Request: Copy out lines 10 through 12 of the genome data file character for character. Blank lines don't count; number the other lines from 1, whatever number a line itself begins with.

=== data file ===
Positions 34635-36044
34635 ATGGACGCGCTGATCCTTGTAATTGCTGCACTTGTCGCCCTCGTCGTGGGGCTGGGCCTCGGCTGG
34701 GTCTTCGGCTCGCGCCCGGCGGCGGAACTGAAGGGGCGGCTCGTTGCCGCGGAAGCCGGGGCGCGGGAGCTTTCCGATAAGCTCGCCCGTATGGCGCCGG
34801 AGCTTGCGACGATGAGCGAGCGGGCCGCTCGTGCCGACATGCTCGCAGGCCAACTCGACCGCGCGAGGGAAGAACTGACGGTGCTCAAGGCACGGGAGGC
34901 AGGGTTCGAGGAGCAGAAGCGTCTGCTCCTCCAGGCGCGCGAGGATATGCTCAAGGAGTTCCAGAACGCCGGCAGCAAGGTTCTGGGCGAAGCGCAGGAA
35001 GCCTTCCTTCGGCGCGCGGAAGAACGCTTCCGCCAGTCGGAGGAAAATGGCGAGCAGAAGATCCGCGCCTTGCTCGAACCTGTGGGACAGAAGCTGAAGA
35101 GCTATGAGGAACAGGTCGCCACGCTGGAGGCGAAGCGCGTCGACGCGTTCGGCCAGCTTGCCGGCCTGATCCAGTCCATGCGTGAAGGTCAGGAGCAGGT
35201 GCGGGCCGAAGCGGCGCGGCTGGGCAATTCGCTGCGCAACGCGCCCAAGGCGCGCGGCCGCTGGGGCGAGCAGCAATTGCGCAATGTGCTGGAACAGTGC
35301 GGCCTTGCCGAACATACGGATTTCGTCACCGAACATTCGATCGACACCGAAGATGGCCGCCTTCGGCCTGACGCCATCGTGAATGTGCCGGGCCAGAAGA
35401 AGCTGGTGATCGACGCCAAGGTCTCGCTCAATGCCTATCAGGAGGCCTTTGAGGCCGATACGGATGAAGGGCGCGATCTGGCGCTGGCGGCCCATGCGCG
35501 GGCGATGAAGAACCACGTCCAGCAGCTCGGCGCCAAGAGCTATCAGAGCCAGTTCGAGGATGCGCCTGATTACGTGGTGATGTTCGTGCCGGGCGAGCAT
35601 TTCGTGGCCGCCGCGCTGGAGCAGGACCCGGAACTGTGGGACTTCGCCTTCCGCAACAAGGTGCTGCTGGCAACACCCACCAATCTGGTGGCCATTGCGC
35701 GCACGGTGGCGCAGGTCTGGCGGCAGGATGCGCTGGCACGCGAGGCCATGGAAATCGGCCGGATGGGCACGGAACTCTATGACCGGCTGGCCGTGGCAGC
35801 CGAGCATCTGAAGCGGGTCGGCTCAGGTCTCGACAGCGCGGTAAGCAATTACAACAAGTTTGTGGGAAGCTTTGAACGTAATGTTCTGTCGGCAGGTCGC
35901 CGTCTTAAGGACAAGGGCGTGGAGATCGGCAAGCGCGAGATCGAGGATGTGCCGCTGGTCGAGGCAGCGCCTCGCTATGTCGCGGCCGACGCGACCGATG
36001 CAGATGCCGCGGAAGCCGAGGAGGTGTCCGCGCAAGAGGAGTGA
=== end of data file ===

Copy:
35401 AGCTGGTGATCGACGCCAAGGTCTCGCTCAATGCCTATCAGGAGGCCTTTGAGGCCGATACGGATGAAGGGCGCGATCTGGCGCTGGCGGCCCATGCGCG
35501 GGCGATGAAGAACCACGTCCAGCAGCTCGGCGCCAAGAGCTATCAGAGCCAGTTCGAGGATGCGCCTGATTACGTGGTGATGTTCGTGCCGGGCGAGCAT
35601 TTCGTGGCCGCCGCGCTGGAGCAGGACCCGGAACTGTGGGACTTCGCCTTCCGCAACAAGGTGCTGCTGGCAACACCCACCAATCTGGTGGCCATTGCGC